(8) “Hiroshima mon amour,” directed by Alain Resnais from a screenplay by Marguerite Duras is a haunting romance between a Japanese man (Okada Eiji) whose family was incinerated at Hiroshima and a visiting French woman (Emmanuelle Riva) who had a German lover during the war and was punished for “horizontal collaboration” after it — against a background of Japanese demonstrations against renewal of US bases in Japan. The leads, neither of whom has a name, were superb, as was the cinematography by Takahashi Mishio and Sacha Vierny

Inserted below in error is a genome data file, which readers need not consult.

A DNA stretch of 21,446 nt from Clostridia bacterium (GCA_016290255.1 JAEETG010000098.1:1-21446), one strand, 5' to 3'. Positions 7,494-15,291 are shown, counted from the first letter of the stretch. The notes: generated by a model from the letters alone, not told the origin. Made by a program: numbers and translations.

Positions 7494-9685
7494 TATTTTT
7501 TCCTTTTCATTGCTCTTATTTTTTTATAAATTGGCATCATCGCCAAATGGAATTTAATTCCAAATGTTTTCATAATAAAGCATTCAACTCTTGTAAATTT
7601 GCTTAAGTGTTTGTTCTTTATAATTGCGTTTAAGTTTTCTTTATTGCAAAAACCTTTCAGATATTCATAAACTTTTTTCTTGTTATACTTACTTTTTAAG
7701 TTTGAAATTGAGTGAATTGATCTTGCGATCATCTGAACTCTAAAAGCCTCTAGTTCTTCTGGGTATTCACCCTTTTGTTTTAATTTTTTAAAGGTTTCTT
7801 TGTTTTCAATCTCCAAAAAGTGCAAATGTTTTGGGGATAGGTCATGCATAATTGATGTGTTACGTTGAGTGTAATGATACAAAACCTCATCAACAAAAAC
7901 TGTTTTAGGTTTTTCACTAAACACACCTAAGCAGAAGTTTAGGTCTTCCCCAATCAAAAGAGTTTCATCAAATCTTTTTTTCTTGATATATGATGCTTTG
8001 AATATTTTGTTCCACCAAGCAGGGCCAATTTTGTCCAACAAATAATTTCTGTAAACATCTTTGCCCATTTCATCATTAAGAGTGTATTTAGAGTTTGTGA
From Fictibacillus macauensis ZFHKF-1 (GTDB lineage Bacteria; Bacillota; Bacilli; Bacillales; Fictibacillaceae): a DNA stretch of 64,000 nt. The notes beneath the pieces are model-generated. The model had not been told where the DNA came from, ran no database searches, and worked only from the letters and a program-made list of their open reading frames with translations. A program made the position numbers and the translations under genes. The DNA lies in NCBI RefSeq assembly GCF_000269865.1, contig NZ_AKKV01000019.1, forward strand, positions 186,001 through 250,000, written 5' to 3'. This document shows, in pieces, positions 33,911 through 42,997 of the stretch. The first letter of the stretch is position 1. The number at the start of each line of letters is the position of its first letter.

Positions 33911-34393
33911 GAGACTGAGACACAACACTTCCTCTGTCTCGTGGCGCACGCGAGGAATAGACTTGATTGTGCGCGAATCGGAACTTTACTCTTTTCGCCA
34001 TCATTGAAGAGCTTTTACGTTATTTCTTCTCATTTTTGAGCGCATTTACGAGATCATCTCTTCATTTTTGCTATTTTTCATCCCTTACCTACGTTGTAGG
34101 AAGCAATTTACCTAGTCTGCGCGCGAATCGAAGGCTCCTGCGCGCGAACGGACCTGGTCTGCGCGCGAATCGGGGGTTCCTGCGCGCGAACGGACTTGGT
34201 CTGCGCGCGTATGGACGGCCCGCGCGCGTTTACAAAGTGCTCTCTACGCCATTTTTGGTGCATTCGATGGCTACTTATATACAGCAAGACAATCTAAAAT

(9) “Room at the Top,” directed by Jack Clayton, based on a novel by John Braine, focuses on a caddish young social-climber of working-class roots played by Laurence Harvey, who has been having an affair with the divine Simone Signoret (who won an Oscar in the role), but casts her aside to marry up, the factory owner’s daughter (Heather Sears). Harvey was almost too convincing as the self-serving manipulator and Signoret broke my heart (over and over, as this was a movie that played very frequently on late-night movies on tv when I was an adolescent). Freddie Francis provided the look(s).